Whatever you do, don’t call somebody a “researcher”. It could condemn them to a nasty, brutish, and short-tempered life. The kind where most of their time is spent scrambling for grants, position, and anti-commonsense headlines.
Like this one, from the Boston Globe: Stop Calling Young Girls ‘Fat’. Before we move on, please to note the scare quotes.
Paper sez, “Researchers concluded that 10-year-old girls who had been told they were ‘too fat’ were more likely to find themselves in the obese range of the body mass index by age 19.” More scare quotes. Can somebody not be fat but only “fat”? Never mind.
The news was culled from the peer-reviewed letter in JAMA Pediatrics, “Weight Labeling and Obesity: A Longitudinal Study of Girls Aged 10 to 19 Years” by A. Janet Tomiyama and the inaptly named Jeffrey Hunger.
The authors worry that some kids don’t like to be called fat and take it badly when they are. The authors say that dreaded “stigma processes can begin when an individual experiences weight labeling.” Weight labeling is scientifically defined: “Recent research suggests that the negative psychological effects of weight stigma can begin when one is simply labeled as ‘too fat’ by others.”
So Tomiyama followed a couple of thousand girls, some of whom at age 10 were “weight labeled” and some not. She then looked at the same girls (those she could find, anyway) at age 19 and put them on the scale. Some of these girls turned out fat and some did not.
The older fat girls were, Tomiyama discovered, more likely to be called fat when they were younger. Conclusion? “Weight stigma may contribute to weight gain by increasing obesogenic stress processes and triggering weight-promoting coping behaviors like overeating”.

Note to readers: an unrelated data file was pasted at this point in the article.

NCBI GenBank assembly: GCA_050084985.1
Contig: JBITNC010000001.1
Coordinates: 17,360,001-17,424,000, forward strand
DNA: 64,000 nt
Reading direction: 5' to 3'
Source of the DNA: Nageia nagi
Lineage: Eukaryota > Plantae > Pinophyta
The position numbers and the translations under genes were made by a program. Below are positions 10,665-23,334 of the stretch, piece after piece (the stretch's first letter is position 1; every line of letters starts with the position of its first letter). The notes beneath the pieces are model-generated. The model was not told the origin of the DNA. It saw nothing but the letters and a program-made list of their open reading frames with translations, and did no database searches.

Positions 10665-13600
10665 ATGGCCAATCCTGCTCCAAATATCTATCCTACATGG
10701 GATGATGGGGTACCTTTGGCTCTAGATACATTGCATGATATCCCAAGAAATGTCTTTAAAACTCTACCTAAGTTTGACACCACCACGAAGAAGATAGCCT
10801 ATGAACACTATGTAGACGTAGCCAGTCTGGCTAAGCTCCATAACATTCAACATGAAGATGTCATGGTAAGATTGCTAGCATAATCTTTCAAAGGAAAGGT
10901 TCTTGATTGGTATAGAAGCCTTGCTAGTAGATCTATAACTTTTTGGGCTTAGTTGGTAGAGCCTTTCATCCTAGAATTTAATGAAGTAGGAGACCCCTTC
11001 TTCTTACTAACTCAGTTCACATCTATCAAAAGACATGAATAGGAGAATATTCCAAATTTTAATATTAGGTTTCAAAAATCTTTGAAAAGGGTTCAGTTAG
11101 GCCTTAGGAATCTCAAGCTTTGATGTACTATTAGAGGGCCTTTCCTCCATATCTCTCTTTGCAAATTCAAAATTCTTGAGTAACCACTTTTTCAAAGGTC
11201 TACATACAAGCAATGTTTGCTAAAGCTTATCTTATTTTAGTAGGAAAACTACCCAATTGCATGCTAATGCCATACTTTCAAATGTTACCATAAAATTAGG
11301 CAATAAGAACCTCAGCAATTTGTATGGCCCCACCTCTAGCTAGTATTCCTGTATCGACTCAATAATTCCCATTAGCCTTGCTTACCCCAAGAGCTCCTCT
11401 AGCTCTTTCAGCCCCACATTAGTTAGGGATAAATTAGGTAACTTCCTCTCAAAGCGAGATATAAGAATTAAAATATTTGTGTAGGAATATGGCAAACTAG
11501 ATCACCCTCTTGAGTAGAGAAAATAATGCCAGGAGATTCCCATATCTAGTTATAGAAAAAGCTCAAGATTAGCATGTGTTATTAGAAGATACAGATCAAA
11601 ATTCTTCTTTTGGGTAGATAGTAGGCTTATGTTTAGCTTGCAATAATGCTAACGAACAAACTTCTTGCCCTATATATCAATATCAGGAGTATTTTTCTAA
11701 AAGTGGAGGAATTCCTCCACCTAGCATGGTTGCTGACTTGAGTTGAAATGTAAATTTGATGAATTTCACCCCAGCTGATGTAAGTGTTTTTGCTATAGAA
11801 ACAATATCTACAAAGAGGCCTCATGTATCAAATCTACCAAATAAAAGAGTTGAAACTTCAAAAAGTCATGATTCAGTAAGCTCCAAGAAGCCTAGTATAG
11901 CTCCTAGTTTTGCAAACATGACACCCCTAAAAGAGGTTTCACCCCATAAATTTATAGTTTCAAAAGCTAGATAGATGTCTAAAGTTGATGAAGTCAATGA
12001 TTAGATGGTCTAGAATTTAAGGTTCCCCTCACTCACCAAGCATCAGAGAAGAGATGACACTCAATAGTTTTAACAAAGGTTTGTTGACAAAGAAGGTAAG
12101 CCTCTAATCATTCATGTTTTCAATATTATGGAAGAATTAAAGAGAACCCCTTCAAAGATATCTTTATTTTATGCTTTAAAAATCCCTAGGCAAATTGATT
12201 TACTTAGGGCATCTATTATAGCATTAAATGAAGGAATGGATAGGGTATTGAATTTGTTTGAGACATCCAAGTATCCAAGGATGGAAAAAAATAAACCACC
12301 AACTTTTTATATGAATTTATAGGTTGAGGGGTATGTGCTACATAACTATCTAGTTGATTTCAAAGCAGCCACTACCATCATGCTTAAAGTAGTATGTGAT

In other words, calling fat 10-year-old girls fat made them fat at 19. How? By activating their obesogenic stress processes, a super-sophisticated-sounding term which I have memorized and will drop into conversation every chance I get.
The results were provided by a statistical model (logistic regression) which “controlled” for the girls’ weight when 10, so therefore the 19-year-old girls’ fatness couldn’t have been caused by their earlier fatness. Wee p-values (actually, narrow “confidence intervals”) confirmed the statistics. And this is all the proof we need.
The authors’ final word: “Researchers, public health officials, and clinicians should consider nonstigmatizing approaches to improving the health and well-being of overweight children.” In other words, don’t tell the kiddies they’re fat because it’ll cause them to stay fat.
The theory that some people are just fatter than others, and that if a kid is fat at 10 she is likely to be fat at 19, is to be discounted. Especially when it could be society’s fault.
Thanks to our friend Willis Eschenbach for alerting us to this study.